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Toronto's Ryerson University announced yesterday that an anonymous Canadian donor has given it 291,000 historic black-and-white photographs from the famous Black Star agency as well as $7-million in cash for their preservation and exhibition in a new photography centre Ryerson hopes to have built by 2007.

Announcement of the gift, "unprecedented in Ryerson's [57-year]history," was made at a media conference on its downtown campus. While Ryerson officials yesterday were tight-lipped about the individual or organization behind the donation and its circumstances, reliable sources indicate the prints and money are coming from the Vancouver-based Jim Pattison Group, which owns and operates grocery stores, car dealerships, radio and TV stations, an illuminated sign company and a magazine distributorship, among other businesses.

It reportedly purchased the collection from New York-based Black Star about three years ago as the photo agency, founded in 1935, was converting to an all-digital imaging service.

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Robert Burley, a photographer and professor with Ryerson's School of Image Arts, which will be the custodian of the collection, said the Black Star prints do have a dollar value, "but I'm not at liberty at this time to reveal [that]"

Burley was one of four Ryerson officials who examined the collection, believed to be worth several million dollars, on the university's behalf last July at a warehouse in an unidentified Canadian centre where they were being stored in 2,000 boxes housed in 15 large crates.

It's known Ryerson was not the first Canadian institution offered the gift, which includes iconic images of 20th-century events and individuals taken by some of the world's most famous photographers including W. Eugene Smith, Robert Capa, Henri Cartier-Bresson, Laszlo Moholy-Nagy and Brassai. Indeed, in 2003, Vicki Goldberg, the noted New York photography critic, scholar and author, was asked to analyze the collection at New York's Black Star storage facility for the other institution, which she declined to identify while attending yesterday's press event.

Whatever the circumstances, Burley was lauding the donation as "an ideal fit for us." Ryerson has had a film and photography department since the late 1940s and now offers a master's degree program in association with George Eastman House in Rochester, N.Y., home of Eastman Kodak. Meanwhile, Ira Levine, dean of Ryerson's faculty of communication and design, indicated the university's school of journalism is looking into either resuscitating the photojournalism program it ended more than a decade ago, or expanding the photojournalism instruction.

Canadian law permits a non-profit institution such as Ryerson to issue a receipt to the donor in an amount equal to the fair market value of the gift, provided it has been certified as having "outstanding significance and national importance" by the Canadian Cultural Property Export Review Board. (There are numerous Canadian-themed photographs in the collection, including at least one of Prime Minister William Lyon Mackenzie King meeting with British leader Winston Churchill in Quebec in 1943.) The full amount of that value can then be applied as a deduction in computing the taxable income of the donor. Last December, Canadian Business magazine ranked James (Jimmy) Pattison, 76, as Canada's fifth-wealthiest individual, with a personal worth in 2003 estimated at close to $4.2-billion.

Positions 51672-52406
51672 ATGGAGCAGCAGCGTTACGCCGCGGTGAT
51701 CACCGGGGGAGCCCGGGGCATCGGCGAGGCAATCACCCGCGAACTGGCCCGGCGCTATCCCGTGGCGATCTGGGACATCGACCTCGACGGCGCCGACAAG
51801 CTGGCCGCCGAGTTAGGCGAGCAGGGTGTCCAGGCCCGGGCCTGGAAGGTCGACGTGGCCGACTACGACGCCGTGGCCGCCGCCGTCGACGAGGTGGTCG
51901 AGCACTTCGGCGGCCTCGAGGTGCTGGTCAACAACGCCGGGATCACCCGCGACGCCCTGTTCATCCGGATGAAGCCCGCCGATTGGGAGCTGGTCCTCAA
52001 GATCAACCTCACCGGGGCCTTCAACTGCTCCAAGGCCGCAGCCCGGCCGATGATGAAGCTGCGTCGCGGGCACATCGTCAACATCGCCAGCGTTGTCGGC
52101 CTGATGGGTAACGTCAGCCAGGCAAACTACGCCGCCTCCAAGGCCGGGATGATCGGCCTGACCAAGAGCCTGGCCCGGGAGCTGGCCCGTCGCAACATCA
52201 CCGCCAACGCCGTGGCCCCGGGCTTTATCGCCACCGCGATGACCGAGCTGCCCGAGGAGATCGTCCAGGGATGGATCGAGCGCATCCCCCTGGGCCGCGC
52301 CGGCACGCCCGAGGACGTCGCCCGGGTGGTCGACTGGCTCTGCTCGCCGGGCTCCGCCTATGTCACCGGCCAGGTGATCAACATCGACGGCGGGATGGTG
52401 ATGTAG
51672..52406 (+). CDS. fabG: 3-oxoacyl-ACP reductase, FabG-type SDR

Levine said no precise location has been determined for the new exhibition centre, which will also house the Kodak Canada archives plus 2,000 photographs and 140,000 slides from the Mira Godard Study Centre, not to mention future acquisitions and donations of photographs and photo-related materials. However, it will be built at the university's downtown Toronto campus, and besides being available to local and international photography scholars and students of photography, it will mount exhibitions open to the general public.

Getting the Black Star photos as an anonymous gift "really works for us," Levine noted, "because there's now a naming opportunity for the gallery" that can be bought by an individual or organization. "It's going to be an expensive building to maintain," he added, referring, in part, to the degree of temperature and humidity control required to keep prints from deteriorating. Ryerson is currently in the midst of a $210-million capital expansion, and it's estimated that naming rights for the new photography space could go for $5-million to $10-million.

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The Black Star agency actually was started by three German Jews in the early 20th-century, but with Hitler's rise to power in 1933, the trio, led by Ernest Mayer, fled to the United States, bringing an estimated 5,000 black-and-white photographs with them. They incorporated the agency under the name Black Star in 1935 in New York. The agency was a major supplier of images to Life magazine and later went on to supply other publications such as The Saturday Evening Post, Look, Newsweek, Ladies' Home Journal and The New York Times.

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